Case study: Computer vision & food security issues
How images of cats and dogs can help solving food security issues?
Current development in Artificial intelligence shows the strong ability of computers to learn information about our world. One of the most applicable methods artificial intelligence can offer is generalization of information based on some examples. These approaches applied to a certain problems resulted in a great success. For example, in computer vision domain, machines are now capable to classify any image into one of around a thousand of object categories with the accuracy comparable or even better than humans. The roots of the successful methods come from biomedical discoveries of how mammal brains analyse visual information.
This way is now being reflected in artificial intelligence by so-called deep learning. But our brain is capable to analyse not only images from our daily life environment, but also can recognize objects in satellite or drone images. So, why do not apply deep
learning techniques for Earth observation images? The only problem is that to achieve a good results, deep learning methods need a huge number of learning examples, which is typically not assured in Earth observations.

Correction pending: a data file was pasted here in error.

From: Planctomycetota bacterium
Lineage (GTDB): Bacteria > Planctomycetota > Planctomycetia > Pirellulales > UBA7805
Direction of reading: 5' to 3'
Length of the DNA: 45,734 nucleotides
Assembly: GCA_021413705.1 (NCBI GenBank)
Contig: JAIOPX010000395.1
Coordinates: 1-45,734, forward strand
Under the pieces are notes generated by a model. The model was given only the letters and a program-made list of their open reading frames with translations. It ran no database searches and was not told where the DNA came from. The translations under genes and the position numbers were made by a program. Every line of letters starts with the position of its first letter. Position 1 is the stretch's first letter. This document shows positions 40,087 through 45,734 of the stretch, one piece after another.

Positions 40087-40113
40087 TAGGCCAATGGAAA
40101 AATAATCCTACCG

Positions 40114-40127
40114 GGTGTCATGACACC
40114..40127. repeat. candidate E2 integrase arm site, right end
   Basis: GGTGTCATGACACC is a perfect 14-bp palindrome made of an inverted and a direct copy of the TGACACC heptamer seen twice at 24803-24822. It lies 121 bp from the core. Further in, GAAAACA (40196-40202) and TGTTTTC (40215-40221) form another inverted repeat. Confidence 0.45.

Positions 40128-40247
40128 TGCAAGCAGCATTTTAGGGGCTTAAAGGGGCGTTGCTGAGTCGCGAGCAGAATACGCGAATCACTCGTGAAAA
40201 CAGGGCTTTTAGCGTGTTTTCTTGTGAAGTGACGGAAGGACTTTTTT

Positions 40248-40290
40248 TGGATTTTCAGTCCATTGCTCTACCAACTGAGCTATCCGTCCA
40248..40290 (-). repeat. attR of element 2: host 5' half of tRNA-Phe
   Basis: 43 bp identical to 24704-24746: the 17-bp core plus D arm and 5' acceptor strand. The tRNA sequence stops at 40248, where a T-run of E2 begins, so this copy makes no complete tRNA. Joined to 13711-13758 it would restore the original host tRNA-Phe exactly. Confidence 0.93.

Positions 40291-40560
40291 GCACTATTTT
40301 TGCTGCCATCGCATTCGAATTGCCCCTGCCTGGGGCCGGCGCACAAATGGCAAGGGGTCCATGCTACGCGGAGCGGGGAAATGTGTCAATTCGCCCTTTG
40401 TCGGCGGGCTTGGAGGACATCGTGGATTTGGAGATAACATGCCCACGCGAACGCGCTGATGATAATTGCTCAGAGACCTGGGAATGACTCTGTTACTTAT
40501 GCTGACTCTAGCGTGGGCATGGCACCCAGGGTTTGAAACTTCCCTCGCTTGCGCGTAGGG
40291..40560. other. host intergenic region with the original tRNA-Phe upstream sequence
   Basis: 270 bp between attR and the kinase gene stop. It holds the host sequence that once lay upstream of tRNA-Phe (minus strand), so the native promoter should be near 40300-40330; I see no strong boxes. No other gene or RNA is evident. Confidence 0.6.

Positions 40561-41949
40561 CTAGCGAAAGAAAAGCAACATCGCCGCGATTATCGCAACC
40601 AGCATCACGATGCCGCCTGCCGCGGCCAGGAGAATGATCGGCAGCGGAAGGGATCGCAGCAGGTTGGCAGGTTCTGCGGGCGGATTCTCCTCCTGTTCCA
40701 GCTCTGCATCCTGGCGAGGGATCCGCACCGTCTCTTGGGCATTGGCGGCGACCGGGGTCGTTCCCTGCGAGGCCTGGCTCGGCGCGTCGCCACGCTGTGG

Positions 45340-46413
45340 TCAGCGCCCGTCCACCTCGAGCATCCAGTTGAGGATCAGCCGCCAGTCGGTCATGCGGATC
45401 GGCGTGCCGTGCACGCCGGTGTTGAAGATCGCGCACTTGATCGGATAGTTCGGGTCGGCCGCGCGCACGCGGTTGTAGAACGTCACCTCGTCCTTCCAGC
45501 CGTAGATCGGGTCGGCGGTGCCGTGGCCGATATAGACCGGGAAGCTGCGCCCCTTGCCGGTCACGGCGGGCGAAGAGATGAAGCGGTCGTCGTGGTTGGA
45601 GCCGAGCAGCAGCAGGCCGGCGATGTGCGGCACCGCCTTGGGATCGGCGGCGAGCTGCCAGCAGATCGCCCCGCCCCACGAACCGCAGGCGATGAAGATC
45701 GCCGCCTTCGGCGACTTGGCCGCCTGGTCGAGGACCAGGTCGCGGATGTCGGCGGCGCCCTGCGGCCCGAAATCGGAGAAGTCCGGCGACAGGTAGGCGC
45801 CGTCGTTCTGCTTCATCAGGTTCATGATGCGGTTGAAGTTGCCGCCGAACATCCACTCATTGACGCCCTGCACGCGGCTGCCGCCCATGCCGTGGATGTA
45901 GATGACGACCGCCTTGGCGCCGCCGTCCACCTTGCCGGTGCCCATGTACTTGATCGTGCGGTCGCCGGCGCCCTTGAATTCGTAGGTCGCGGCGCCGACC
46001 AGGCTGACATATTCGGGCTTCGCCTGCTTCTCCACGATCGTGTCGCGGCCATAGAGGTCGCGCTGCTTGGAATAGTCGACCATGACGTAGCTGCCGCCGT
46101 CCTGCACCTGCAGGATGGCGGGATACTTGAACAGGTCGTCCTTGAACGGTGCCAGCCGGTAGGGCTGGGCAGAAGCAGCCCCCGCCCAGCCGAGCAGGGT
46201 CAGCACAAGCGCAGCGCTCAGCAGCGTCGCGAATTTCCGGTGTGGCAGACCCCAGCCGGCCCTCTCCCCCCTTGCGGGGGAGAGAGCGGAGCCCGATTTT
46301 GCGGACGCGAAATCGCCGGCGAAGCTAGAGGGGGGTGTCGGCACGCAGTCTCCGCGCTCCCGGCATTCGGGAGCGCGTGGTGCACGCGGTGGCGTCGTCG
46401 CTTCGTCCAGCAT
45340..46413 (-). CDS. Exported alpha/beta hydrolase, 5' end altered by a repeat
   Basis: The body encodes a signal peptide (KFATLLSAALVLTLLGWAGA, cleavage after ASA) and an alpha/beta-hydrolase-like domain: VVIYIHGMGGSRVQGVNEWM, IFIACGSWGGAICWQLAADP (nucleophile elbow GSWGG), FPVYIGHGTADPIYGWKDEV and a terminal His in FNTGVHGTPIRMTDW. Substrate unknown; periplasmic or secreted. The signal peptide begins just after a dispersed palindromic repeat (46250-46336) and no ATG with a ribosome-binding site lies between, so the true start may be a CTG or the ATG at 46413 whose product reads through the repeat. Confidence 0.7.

This is why Φ-lab is conducting a research on how methods and knowledge developed for computer vision can be transferred to Earth observation images via a process called transfer learning. Our first success was to show that general information learned by deep neural networks pre-trained on images of objects like cats and dogs can be very useful in crop types mapping on drone images.
This achievement is now being explored with our partners, World Food Programme and UNICEF Innovation for improving agricultural monitoring which helps manage food supplies and children’s welfare in developing countries.
Rohingya children playing at a UNICEF child friendly space. Credit : Anna Dubuis /DFIDComputer vision & Food security issues
Post contributed by Artur Nowakowski.